Photos: Turkey Makes Vegan Plea on Thanksgiving Billboard

For Immediate Release:
November 13, 2018

David Perle 202-483-7382

Los Angeles – Just in time for Thanksgiving, a giant billboard—showing an inquisitive-looking turkey alongside the words “I’m ME, Not MEAT. See the Individual. Go Vegan”—has just gone up on the top of PETA’s Bob Barker Building in Los Angeles.

The billboard is part of a nationwide blitz of similar ads in airports and busy holiday travel destinations, including in North Canton, Ohio; Rapid City, South Dakota; Denver; Minneapolis; Boston; Las Vegas; Houston; and Fort Myers, Florida.

“These ads will inspire people to consider who the turkeys killed for Thanksgiving meals really are—and that’s frightened young animals who didn’t want to die,” says PETA Executive Vice President Tracy Reiman. “PETA is encouraging families to make animal-friendly vegan stews, roasts, and casseroles or enjoy timesavers like Field Roast’s Hazelnut Cranberry Roast en Croûte.”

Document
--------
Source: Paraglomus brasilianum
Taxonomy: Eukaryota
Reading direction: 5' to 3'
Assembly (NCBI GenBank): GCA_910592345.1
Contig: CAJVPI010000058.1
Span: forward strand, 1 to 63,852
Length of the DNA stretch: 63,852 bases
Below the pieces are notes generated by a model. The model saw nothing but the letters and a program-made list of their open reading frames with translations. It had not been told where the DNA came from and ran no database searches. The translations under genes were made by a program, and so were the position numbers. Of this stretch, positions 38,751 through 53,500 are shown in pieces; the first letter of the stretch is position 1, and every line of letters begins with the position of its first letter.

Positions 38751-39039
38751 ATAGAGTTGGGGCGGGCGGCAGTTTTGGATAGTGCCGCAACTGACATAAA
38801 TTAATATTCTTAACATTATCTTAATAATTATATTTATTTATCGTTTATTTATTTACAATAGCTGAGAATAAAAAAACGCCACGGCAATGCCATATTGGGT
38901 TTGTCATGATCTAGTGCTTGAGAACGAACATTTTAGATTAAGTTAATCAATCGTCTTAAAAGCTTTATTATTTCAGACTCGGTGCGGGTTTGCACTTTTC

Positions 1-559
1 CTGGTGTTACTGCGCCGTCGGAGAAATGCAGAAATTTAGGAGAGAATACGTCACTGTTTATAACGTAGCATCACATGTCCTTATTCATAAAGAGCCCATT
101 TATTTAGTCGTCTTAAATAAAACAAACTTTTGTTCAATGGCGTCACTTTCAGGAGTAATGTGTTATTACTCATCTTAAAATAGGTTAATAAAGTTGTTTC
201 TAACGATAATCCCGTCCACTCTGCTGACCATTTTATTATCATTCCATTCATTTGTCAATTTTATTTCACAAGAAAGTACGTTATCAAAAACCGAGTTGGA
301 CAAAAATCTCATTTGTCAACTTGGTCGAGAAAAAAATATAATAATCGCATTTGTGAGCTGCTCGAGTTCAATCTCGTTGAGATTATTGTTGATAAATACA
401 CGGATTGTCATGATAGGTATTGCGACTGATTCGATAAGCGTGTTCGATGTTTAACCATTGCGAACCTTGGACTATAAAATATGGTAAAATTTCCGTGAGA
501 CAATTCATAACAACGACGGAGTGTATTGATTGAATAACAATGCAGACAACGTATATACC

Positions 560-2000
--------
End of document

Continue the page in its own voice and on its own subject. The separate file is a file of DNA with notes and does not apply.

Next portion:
PETA—whose motto reads, in part, that “animals are not ours to eat”—notes at least 44 million turkeys are killed in the U.S. each year for Thanksgiving. In nature, turkeys are protective and loving parents as well as spirited explorers who can climb trees and run as fast as 25 mph. On today’s farms, the birds are confined to cramped, filthy warehouses, and their upper beaks and parts of their toes are cut off, all without painkillers. They’re only 5 months old, on average, when they’re shipped to the slaughterhouse, where they’re hung upside down and their throats are slit before they’re dumped into scalding-hot water to remove their feathers, often while still conscious.

PETA offers a full library of delicious, easy-to-make vegan holiday recipes here.

For more information, please visit

For Media: Contact PETA's
Media Response Team.


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 Ingrid E. Newkirk

“Almost all of us grew up eating meat, wearing leather, and going to circuses and zoos. We never considered the impact of these actions on the animals involved. For whatever reason, you are now asking the question: Why should animals have rights?” READ MORE

— Ingrid E. Newkirk, PETA President and co-author of Animalkind